Our Green Valley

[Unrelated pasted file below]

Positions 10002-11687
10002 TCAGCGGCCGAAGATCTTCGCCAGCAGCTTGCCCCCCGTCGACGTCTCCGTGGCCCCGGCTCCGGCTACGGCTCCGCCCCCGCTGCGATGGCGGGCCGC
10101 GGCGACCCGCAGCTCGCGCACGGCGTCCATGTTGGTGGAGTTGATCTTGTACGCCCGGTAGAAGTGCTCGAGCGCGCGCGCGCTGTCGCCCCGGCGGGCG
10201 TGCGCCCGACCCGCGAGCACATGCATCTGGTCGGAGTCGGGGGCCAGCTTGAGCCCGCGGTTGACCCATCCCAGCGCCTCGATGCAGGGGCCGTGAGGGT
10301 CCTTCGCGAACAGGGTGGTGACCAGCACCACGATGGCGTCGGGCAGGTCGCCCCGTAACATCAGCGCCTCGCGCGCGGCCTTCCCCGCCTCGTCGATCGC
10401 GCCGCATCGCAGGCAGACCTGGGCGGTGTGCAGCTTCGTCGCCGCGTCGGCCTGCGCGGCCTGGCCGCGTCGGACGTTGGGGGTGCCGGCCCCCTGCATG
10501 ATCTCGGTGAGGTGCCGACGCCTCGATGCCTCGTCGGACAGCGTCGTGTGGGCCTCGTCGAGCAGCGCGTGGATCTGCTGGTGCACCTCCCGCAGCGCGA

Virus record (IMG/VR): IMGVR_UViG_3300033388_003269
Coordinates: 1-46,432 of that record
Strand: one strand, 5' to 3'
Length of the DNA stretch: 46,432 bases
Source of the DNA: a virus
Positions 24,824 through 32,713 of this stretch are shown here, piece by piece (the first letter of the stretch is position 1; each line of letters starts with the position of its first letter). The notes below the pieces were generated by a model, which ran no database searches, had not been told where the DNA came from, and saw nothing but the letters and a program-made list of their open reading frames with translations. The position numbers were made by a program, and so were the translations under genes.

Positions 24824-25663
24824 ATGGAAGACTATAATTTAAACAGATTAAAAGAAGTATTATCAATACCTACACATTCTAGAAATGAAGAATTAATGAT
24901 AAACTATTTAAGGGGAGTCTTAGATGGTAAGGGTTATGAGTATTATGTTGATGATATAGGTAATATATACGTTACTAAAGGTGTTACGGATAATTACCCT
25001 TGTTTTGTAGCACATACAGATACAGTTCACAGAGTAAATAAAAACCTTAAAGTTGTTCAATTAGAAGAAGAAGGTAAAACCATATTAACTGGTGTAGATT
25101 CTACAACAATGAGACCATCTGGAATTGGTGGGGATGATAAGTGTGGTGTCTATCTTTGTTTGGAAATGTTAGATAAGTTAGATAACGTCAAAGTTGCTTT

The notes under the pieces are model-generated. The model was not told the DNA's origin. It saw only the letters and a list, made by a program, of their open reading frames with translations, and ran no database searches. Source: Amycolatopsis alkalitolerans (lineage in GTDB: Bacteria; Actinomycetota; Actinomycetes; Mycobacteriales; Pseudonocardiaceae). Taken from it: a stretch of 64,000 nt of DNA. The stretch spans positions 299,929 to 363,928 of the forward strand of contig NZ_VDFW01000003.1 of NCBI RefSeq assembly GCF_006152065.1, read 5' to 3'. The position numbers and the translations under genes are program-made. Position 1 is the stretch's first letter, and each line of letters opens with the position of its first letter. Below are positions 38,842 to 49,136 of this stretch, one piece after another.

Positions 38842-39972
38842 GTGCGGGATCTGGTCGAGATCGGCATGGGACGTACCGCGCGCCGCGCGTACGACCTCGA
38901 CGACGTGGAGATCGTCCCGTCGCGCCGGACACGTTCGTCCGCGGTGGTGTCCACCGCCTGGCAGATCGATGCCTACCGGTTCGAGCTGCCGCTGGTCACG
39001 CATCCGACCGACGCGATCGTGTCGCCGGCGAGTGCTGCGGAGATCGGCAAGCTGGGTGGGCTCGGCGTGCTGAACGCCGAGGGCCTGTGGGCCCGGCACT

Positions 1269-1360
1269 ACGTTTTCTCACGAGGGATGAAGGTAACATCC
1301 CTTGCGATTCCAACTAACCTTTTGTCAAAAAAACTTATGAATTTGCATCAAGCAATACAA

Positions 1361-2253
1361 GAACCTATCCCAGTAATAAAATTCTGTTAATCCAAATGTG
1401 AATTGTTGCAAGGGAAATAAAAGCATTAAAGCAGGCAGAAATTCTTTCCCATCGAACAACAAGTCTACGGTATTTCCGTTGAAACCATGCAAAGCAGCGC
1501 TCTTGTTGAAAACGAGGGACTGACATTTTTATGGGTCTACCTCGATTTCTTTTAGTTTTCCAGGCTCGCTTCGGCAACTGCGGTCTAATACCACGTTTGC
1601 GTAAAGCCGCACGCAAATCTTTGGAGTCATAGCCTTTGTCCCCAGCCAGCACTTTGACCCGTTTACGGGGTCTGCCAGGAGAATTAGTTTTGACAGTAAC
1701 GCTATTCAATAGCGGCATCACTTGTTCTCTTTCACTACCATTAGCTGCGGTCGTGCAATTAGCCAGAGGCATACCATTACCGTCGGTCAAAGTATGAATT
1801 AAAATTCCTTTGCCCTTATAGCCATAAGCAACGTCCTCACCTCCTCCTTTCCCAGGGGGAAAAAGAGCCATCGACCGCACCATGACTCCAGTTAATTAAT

Plainfield, N.H: The field is not plain, despite the name. It is on a plain — a plain renowned for a fertility borne of the work of a hundred million years.It was in the warmth of the Mesozoic Era that the Connecticut River came into being. The attractive crush of continents had given rise to Pangaea, but then the masses shifted, grindingly, into reverse. North America and Europe, once bedfellows, turned their backs on each other, slowly opening an ocean vastness between them.There had been another, smaller plate of continent at Pangaea's creation. Geologists call it Avalonia, and it contained New Hampshire, Maine, Nova Scotia, and all of the British Isles. When North America and Europe collided, Avalonia got caught between them. Its solid body heaved with the impact, thrusting up a chain of mountains higher than the Himalayas. Finally, the two giants ended their rough relations, and they separated, each still clinging to Avalonia and tearing it apart in the process.It was not a clean break. A rift developed, long and narrow, between New Hampshire and Vermont along the eastern edge of North America. Soon, water flowed in this rift, bathing the wound and binding the misfit plates together. By the millions, years passed, and with them came sediment, layer upon layer, brought downstream from the slow erosion of the Appalachians. When the last glacier began to recede from New England, melt-water deposits in southern Connecticut dammed up the great river and created Lake Hitchcock, a giant, flooding pool that worked its way north, filling the rift valley for centuries and added a new kind of sediment — lake-bottom mud — to what would become New Hampshire's premier farmland.It's been 12,000 years since the dam broke and the lake drained. Today cars cut through in zooming parades, riding atop the miles of pavement that follow the ancient contours of the river and its hills. Passengers — tourists and locals alike — gaze out onto the beauty of the land, where corn leaves rustle with the movement of cool air, and the roots of the grasses have little need to stretch. The soil is world-class, and the farmers who tend it also revere it.On the walls of the Plainfield Town Hall, Maxfield Parrish's luminescent artistry finds a fitting home, for the light of his scenery, drawn from these landscapes, is no exaggeration. Down the road, inWalpole, chocolatier Larry Burdick sees the light, too. When asked why he left New York City to set up shop in the Valley, he has a simple explanation: “It's just so beautiful around here, and I wanted a place to raise my kids that was beautiful. That's it in a nutshell. I didn't check on what the taxes were.” And the moment he opened Burdick's Restaurant, he started sourcing locally. He did it, he says, “to support the local economy. And support farmers. If they stay in business, the area stays beautiful, the reason I moved here to begin with. It's really just a straightforward thing. Agriculture keeps an area beautiful and undeveloped.”Beauty can hold a community together, just as the roots of crops and trees can hold together a soil full of wealth and nourishment. Beauty makes people want to hold on; makes them protective. To hold on, many have found, requires a kind of work and support that brings people face to face with each other and with the land. They see the value in each other as part of the very landscape they love. So, to save the beauty, they make a community, and they make a community by saving the beauty. It is always like this.Nancy Franklin, a Plainfield orchardist, has done that kind of community-building, beauty-saving work. For three years she served on a committee with Vital Communities, out of White River Junction, Vt., to help major institutions learn how to source food as locally as possible. As a result, both Dartmouth College and the Co-op Food Stores have become conduits for a fresh, local food supply in the Upper Valley.These days Franklin continues her preservation work as the New Hampshire Chair for the Connecticut River Joint Commissions. These commissions acknowledge the binding force the river has always had on these two states. From her front porch, Franklin can see Vermont, just next door, and she can feel the breeze and experience the loveliness of the old river she has taken pains to protect. Behind her home is the Riverview Farm apple orchard she shares with her husband Paul. In the easy valley soils, some say, you can plant the trees “with a dibble.” Rock picking is for hill dwellers.Larry Burdick is not a farmer; he's a chocolatier. Still, his support for agriculture has made him a vital part of the rural community he loves, despite the newcomer label he might always have to wear in a town that reaches back through the generations to the middle of the 18th century. He understands the connection between what he does and what he values all around him. Because he deals in food and feeding, he's perfectly placed to make a difference.He's not alone. All over New Hampshire, restaurateurs are making an effort to bring to the table some of the wealth of the land around them. One organization built to encourage such efforts is the New Hampshire Farm to Restaurant Connection. On its Web site (www.nhfarmtorestaurant.com) is a list of restaurants that buy from local farmers.The Upper Valley section of the list includes Canoe Club, on South Main Street in the center of Hanover, and in the Monadnock Region, Lilly's on the Pond in Rindge, is listed along with Inn at East Hill Farm in Troy.Up and down the Valley, people are getting the connection between farming and the beauty of the rural landscape. And they're translating their understanding into real support.Some people shop at their local farmers market every week, on principle. Others participate in CSA — Community Supported Agriculture — and buy shares of one farm's produce all through the growing season. A few supermarket managers have even carved out “local produce” sections of their stores. Because of these deliberate feel-good, taste-good efforts, more farms now have the chance to survive.Getting people to “get it” has been a chief task and goal for Lorraine Merrill, New Hampshire's Agriculture Commissioner. A veteran dairy farmer and former school teacher, Merrill is working hard to help people understand the impact of farming on the landscape of our state. “We estimate here in the Department of Agriculture that 80 percent of New Hampshire's farmland — actual crop land — is supported by dairy cows. So, it's a big footprint on our landscape.” The corollary is this: if you like the scenic New Hampshire farmland, you have to support the farms. They don't just support themselves.Years ago, that kind of understanding came more easily, because farms were more than the pretty pictures you see now on the supermarket packages. They were all around you. You understood that the open acres of corn and hay were directly connected to the butter you bought from the creamery — or maybe even strained out of the buttermilk from your own churn.On this famously fertile edge of the state, away from the state's larger population centers, plenty of residents have grown up with this understanding and have simply never lost it. Steve Taylor, Commissioner Merrill's predecessor and fellow dairy farmer, is one of those people, and he knows a thing or two about the Valley's agricultural traditions. He grew up on a Plainfield farm, moved away to pursue journalism and then settled back onto another farm in Meriden, one of Plainfield's three villages.At first he and his wife had only a handful of animals, but the numbers steadily increased as Taylor decided to give his three sons the same, direct experience with the land that his parents had given him. His sons now own the Taylor dairy business and sugar house, and each has shouldered an active responsibility for maintaining the community that nurtured them: one is the Enfield director of community development, another runs the Meriden Village precinct and the third is a Plainfield town selectman.Despite their lack of agricultural pedigree, many of the newer and younger generations of Valley residents seem to be “getting it” by way of education, if not through their own hands-on, fingers-in-the-dirt experience. Westmoreland shepherd Bill Fosher sees that happening. Back in the eighties, market days would find him out in the garden at 3 a.m., picking by a headlamp, and then up until midnight, freezing and canning what didn't sell. The work was hard enough — all farmers are used to that — but the seven hours in the market stall proved fundamentally dispiriting.“Invariably the first person would come in and look at our green beans and say, ‘I can get those for two dollars less at Stop & Shop.' And so I would just get in a foul mood and say ‘Go and get ‘em then, by all means. Have at it.' It was not rewarding.”Nowadays the markets are thriving, and shoppers tend to greet a vendor with a smile and leave with a full bag of produce and a heartfelt thank-you. Fosher feels that, too, although these days he raises sheep instead of vegetables. He's making the most of the perfect pasture soils in the Westmoreland hills and reaping the benefits of the local food, grass-fed and organic — call it “locagrorg” — movements. His customers used to be 60-somethings; now, they're 20-somethings. “There's a generational change that's gone on,” says Fosher. “People are interested in lamb and they're interested in local food, and at least up to a certain level, they're willing to pay what it costs to produce it.”Not only are they willing to pay for it, they're also disposed to put up with a few sheep in the road when Fosher moves his flock around from one neighbor's pasture to another. “Nobody's cursed me out for that yet. Even the city people around here like the quality of life, and they understand the link between animals and a working landscape and the quality of life that they are enjoying.”One of Fosher's pasturing neighbors is Steve Robbins. He and his wife, Mame Odette Robbins, are the proprietors of Poocham Hill Vineyard, and Steve can attest to both the warmth and the fun of the agriculturally-minded community in the old, Westmoreland hills. For 10 years he and Odette have been making award-winning wine from the grapes he's planted in the fields. They use friends to help determine the best blend of varietals for each new wine; they call them in for tasting parties, and they keep experimenting with different percentages until they can all agree on something.These parties, of course, are a far cry from the daily work they put into their ventures on the farm. Like Fosher, Odette used to raise vegetables for farmers markets, with only slightly fewer hours burned. “I'm telling you, five in the morning until nine o'clock at night, and there's barbecue coming on the breeze and people are sitting out having their sundowners, and you're just out planting your peppers. That's the reality of it. And it's your craft, and if it's your art, you do it because you love to do it.”Back in Walpole, Jackie Caserta is another woman who doesn't often rest. She is the innkeeper at the Inn at Valley Farms, part of a property her parents bought to save from development. The heart of the inn is a beautifully-restored and elegantly-decorated 18th-century farmhouse. Much of the food she prepares for her guests comes from the gardens she grows and the coops and pastures maintained by her brother Chris Caserta. This gives some of her city visitors their first direct experience with farming — and a teachable moment for Jackie. “When I can share information and just kind of ignite an interest and a passion in somebody else in what we're so passionate about, that's what makes it worthwhile.” Bridging the world of tourism with the heart of farming is what “agritourism” is all about.Out in the field Chris is putting into practice the commitment the two siblings have for sustainable living. During the summer, the chickens live on pasture, in portable coops; their “winter palace” is a large greenhouse. “No chicken ever touches the same piece of ground twice in the same year. You get them to eat more grass and bugs, and the by-product is great-tasting meat — and healthier.” And when it comes time to slaughter a batch of broiler chickens, a dozen people come to help and to see where dinner really comes from. Some of the chickens go to these people; some end up on the plates of the happy diners at Burdick's Restaurant.The Casertas' farming operation is a side venture but it fits into their lodging business as if they planned it that way. It's also profitable, riding high on the local food movements. When asked about the future, Chris and Jackie smile. Chris is “absolutely” hopeful. Jackie responds, “I feel a rumble. I'm jazzed.”Across the road from the Casertas' inn is Alyson's Orchard. It, too, combines farming with lodging, except here it was the farming that came first. And with 60 gorgeous acres of trees high up on a hill above the river, agritourism was the obvious path to survival when the farm could no longer make it on fruit income alone. The owners, Bob (now deceased) and Susan Jasse, built an event center that now fills on weekends with weddings, retreats and meetings. Says Susan, “It's very scary, the business of farming. It's very expensive, it's very hard and I don't think you can be a farmer and survive anymore unless you are very creative.”It cannot be overstated how much farmers work — how smart they must work — and how little most of them earn from their labors. Off-farm or multiple income streams of one kind or another are the norm for farming families, especially in the case of dairy farmers, where “diversification” into beef sales or sugaring or firewood might be the only way to stave off a grim end to generations of work. Paul Franklin, of Riverview Farm Orchard, works full-time on the state Board of Tax and Land Appeals. Bill Fosher, once a journalist, is a full-time farmhand on the Cheshire County Farm; his wife is a graphic designer. Chris Caserta is a full-time financial advisor. Steve Robbins publishes Desktop Engineering, a magazine for design engineers; his wife, Mame Odette, has a gardening business. New Hampshire farmers are not in it for the money.Survival, hard work and income were all high on the agenda when two Walpole dairy farmers and their state representative got together for a rare lunch at Burdick's Restaurant. Executive Chef Wesley Babb's masterful cooking and loyal reliance on local food would appeal to any farmer, but Burdick's is undeniably an upscale eatery, with prices to match. Beauty can be expensive, and not everybody can afford it.One of the dairy farmers at the lunch table, Peter Graves, is an eighth-generation native of Walpole. He milks about 75 Holsteins on his farm. How long has he been there? With a friendly grin and a blustery voice, he lets it out: “We've been around here too stinking long! We should've gotten into the chocolate business instead of this stupid cow business. We'd be somewhere else right now! We'd be in Vegas, you know, in a hotel right now, if we were in the chocolate business. Instead, we gotta go ‘milk the cows.'”Next to Graves was Tara Sad, the state representative for Walpole and the surrounding towns and the chair of the House Environment and Agriculture Committee. Her sharp, informed mind stands out behind the stylish glasses, and her heart is plainly for the land and the people who farm it. And it's “Sad,” pronounced like the good earth with clover and timothy attached, not a state of hopelessness and despair.Across from Graves was Sheldon Sawyer, Sad's predecessor in the House of Representatives and a former president of the New Hampshire Farm Bureau Federation. He's a soft-spoken, twinkly-eyed rascal so opinionated and contrary, he would make the Devil beg for a new lawyer. But as Graves tells it, Sawyer is from an upstart family that moved into Walpole many long months after the Graveses settled on the land. Sawyer milks Jerseys. He has the largest herd of this breed in the state, and sells to Grafton Village Cheese.It takes but a moment before Sawyer, Sad and Graves start in about the devastating ridiculousness of the current federal milk pricing scheme — a scheme that leaves dairy farmers simply unable to catch the wave of the “locagrorg” movements enjoyed by the Casertas of the world. Everyone has an idea or 10 about how to fix this problem. Sawyer believes in the free enterprise system and wants to see the market determine the price for milk. Sad counters that this would allow the mega-farms out West to push the small, New Hampshire dairies completely off the map. Graves, for his part, doesn't mind some regulation and policy-making from on high, as long as there's some thought and economic sense behind them.The difficulties of dairy farming today can range from a long-delayed rain to a short-tempered cow to a federal milk pricing system that takes no account of the cost of production. These Valley farmers can and do debate the nuances of agricultural economics until, sometimes quite literally, the cows come home, but it's easy to feel helpless in the face of the powerful lobbying muscle flexed every day by the food processing giants of the world. That's where Representative Sad and Agriculture Commissioner Merrill come in. Together, they have been pressuring the Governor and the Legislature and the state's Congressional delegation to do something. They've offered up concrete, innovative solutions, and they're urging these people to act quickly. “I worry for the survival of our remaining farms,” confesses Sad.It is Sad's love of the Valley that propels her. She takes it with her on her long drive from Walpole to the Statehouse in Concord. You can hear it when she speaks in committee hearings. Commissioner Merrill has heard it: “She'll say, ‘I'm Tara Sad. I represent district whatever, the towns of' — and she just recites the list of towns. There's about six or seven of them in her district. And it's like a poem! Every time I see her step up, I'm like, ‘Oh boy! I get to hear it!' I feel that way about it. She says, ‘Walpole, Westmoreland ...' The way that she recites the words is beautiful, but it's because I can envision them as she goes through her list. I get these photo things in my mind of each of these communities because it's her love of them that comes through.”It's just a list of towns, but each one holds a wealth of people rooted in the soil. NHFarm EtiquetteFarmers love visitors, but before you drop by you might want to know a few courtesies peculiar to rural life.These are working farms. Please supervise your children and teach them to be as respectful of the farm and the crops as you are. Keep them off the farm equipment, away from irrigation ponds and safe from other traffic around the farm.Do not climb the apple trees or tromp all over berry bushes. Doing so often damages next year’s crop and can hurt you as well.Pick only what you intend to take home, and pay for all that you pick. While a little sampling when picking may be allowed at most farms, picking with the idea of getting a free lunch is not at all appreciated. Farmers depend on this income.Dogs are wonderful companions; however, they are best left at home. Because farmers are growing food, many do not want animals marking their territory around the produce — and neither do you.Farmers live where they farm. Respect the privacy of their homes and yards.By Nancy Franklin, Riverview Farm, Plainfield